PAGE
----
TUM Talk in Heilbronn: “We must redefine tradition”
Succession and sustainability, preservation and departure: family businesses face numerous tasks to make themselves fit for the next generation. At the second TUM Talk held by the Technical University of Munich at the TUM Campus Heilbronn, representatives from business and science focused on the potential of family-run businesses.
Your own history goes back a long way – but you are looking toward the future: this is the balancing act that family businesses must master if they wish to establish their operations sustainably. “It is clear to us that we must redefine tradition if we want to preserve it in the future,” says Sarna Röser. She is the designated fourth-generation company successor of pipe specialist Karl Röser & Sohn from Mundelsheim. At the same time, she is the national chair of “Die jungen Unternehmer” [German Federal Association of Young Entrepreneurs]. She got the audience in the mood for a lively exchange between business and science both in person and in the livestream at the second edition of the TUM Talk networking format at the TUM Campus Heilbronn on Wednesday evening, October 20, 2021.
The high level of interest in the discussion round was no coincidence: the Heilbronn-Franken region is home to numerous family-run companies that are feeling the increasing pressure. Today, they are leading their businesses through the Digital Transformation and are increasingly focusing on sustainability. At the same time, they must prepare a handover to the next generation. “Those who rest on the inventiveness of their predecessors have lost the future,” pointed out the host, Prof. Dr. Thomas F. Hofmann, President of the Technical University of Munich (TUM).
With the Global Center for Family Enterprise (GCFE) under the direction of Professor Miriam Bird, TUM has established an interdisciplinary research focus at the Heilbronn campus. Scientific answers to questions of entrepreneurial practice are being worked on at the interface of economics, law, psychology and sociology. The core competencies that are often attributed to family entrepreneurs are in demand: creativity, initiative and a high capacity for innovation.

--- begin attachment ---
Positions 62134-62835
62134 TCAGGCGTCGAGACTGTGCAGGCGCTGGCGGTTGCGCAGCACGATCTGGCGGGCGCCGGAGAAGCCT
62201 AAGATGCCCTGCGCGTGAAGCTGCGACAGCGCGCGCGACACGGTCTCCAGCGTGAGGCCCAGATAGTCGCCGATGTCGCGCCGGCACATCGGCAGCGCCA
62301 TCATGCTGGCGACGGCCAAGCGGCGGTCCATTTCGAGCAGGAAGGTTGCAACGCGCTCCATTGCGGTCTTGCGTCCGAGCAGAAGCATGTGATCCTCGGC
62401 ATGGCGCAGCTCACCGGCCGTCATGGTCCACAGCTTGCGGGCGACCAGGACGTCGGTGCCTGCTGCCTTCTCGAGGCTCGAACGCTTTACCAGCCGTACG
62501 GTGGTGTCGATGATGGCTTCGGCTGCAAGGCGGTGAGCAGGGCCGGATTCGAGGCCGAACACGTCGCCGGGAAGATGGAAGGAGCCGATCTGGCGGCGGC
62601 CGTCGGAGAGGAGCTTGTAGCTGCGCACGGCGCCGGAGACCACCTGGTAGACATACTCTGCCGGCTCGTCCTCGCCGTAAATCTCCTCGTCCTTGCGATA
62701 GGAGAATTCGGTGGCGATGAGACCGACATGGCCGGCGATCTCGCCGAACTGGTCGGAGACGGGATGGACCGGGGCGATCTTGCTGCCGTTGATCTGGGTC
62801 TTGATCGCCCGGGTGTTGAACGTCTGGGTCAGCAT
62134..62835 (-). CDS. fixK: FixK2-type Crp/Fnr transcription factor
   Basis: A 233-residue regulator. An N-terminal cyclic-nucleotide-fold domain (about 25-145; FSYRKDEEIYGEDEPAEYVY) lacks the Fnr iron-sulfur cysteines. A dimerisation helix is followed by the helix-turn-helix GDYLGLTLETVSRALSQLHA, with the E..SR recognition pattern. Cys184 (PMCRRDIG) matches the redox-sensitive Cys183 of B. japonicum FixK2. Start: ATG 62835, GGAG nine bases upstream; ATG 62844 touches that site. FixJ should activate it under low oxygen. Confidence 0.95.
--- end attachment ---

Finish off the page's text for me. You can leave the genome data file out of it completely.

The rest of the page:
This was impressively demonstrated by the guests at the TUM Talk. Kirsten Hirschmann, managing partner of Hirschmann Laborgeräte, referred to a solar-powered device from her company – which was launched on the market as early as 2000. Economy and ecology were combined in the pioneer product: “It has a high sustainability aspect, but above all a high customer benefit,” said Hirschmann.
The range of innovation tools has expanded considerably. Instead of tinkering in secret, the focus is increasingly on cooperation. Exchanges with start-ups can also help to bring new ideas and new ways of working into a traditional business: “In this way, you can bring the enthusiasm of young companies into family businesses,” advised lawyer Wolf Michael Nietzer, who accompanies many entrepreneurs. However, in view of limited resources, shareholders and managing directors must be careful not to get too bogged down: “I’m not in favor of thinking completely ‘out of the box’,” said Uwe Wagner, board member for research and development at the supplier Schaeffler, “but rather of always making your own box a little bigger.”
Effort rather than rest is therefore on the agenda for most family entrepreneurs. Commitment is not only important to keep the company on track economically. It is also important to inspire potential successors and urgently sought-after skilled workers for traditional businesses. This takes energy and time. “Entrepreneurs must think about the handover early on,” said Professor Helmut Krcmar, who led the panel discussion, “in order to find a successor and prepare the organisation for change.” These tasks are indeed tackled with vigour in many companies. Sarna Röser also noted: “Our family business is our home, and a home is worth fighting for.”
The networking format at the TUM Campus Heilbronn showed that new strategies for today’s challenges can be worked out in cooperation between practice and research. This exchange is also planned for the third TUM Talk, which will take place on Thursday, April 28, 2022.
More information on the event: https://www.wi.tum.de/tumtalk/
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